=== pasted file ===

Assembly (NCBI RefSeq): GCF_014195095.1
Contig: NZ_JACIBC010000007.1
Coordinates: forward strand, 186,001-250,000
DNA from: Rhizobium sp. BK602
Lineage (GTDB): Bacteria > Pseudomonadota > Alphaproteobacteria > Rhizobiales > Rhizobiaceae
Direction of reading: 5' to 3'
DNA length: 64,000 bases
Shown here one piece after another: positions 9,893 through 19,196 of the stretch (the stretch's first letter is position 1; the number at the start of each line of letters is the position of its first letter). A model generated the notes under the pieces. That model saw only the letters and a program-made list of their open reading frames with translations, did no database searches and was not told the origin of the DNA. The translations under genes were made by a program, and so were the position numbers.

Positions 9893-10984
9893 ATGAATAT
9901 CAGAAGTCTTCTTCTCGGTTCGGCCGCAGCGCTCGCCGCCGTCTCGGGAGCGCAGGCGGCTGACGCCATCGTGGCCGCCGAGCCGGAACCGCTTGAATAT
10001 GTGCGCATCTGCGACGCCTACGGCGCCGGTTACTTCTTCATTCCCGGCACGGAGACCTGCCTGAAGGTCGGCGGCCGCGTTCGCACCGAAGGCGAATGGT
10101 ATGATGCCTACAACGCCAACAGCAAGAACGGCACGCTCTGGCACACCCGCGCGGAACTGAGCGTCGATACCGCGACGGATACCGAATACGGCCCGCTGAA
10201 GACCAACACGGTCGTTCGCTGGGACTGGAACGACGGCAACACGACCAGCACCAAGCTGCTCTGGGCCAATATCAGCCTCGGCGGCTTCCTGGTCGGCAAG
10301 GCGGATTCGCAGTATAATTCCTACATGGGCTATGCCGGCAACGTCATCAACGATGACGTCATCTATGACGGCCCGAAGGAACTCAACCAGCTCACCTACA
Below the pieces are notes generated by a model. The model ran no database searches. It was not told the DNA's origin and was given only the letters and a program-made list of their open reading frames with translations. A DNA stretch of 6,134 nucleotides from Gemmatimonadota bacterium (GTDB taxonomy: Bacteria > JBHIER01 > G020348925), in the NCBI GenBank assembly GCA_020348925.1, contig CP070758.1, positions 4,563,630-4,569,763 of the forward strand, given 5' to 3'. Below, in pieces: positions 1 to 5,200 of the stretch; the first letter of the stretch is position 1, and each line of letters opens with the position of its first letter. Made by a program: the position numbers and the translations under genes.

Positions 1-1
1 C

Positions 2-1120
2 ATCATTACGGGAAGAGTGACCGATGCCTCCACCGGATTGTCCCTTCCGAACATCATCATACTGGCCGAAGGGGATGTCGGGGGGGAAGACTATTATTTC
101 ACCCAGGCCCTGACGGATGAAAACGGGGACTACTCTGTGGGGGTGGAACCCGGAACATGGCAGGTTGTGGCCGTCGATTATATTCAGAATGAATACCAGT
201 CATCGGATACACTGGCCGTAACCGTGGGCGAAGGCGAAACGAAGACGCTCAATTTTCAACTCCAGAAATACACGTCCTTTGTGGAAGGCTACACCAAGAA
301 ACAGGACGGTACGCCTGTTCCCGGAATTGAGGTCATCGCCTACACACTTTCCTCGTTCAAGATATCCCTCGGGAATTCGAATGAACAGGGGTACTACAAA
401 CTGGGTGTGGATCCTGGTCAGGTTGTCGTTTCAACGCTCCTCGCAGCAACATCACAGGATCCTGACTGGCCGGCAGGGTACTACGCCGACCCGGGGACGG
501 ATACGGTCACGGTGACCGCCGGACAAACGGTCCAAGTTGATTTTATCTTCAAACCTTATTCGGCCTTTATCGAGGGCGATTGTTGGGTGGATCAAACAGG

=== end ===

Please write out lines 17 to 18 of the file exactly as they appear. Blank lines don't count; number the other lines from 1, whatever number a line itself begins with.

Positions 1-1
1 C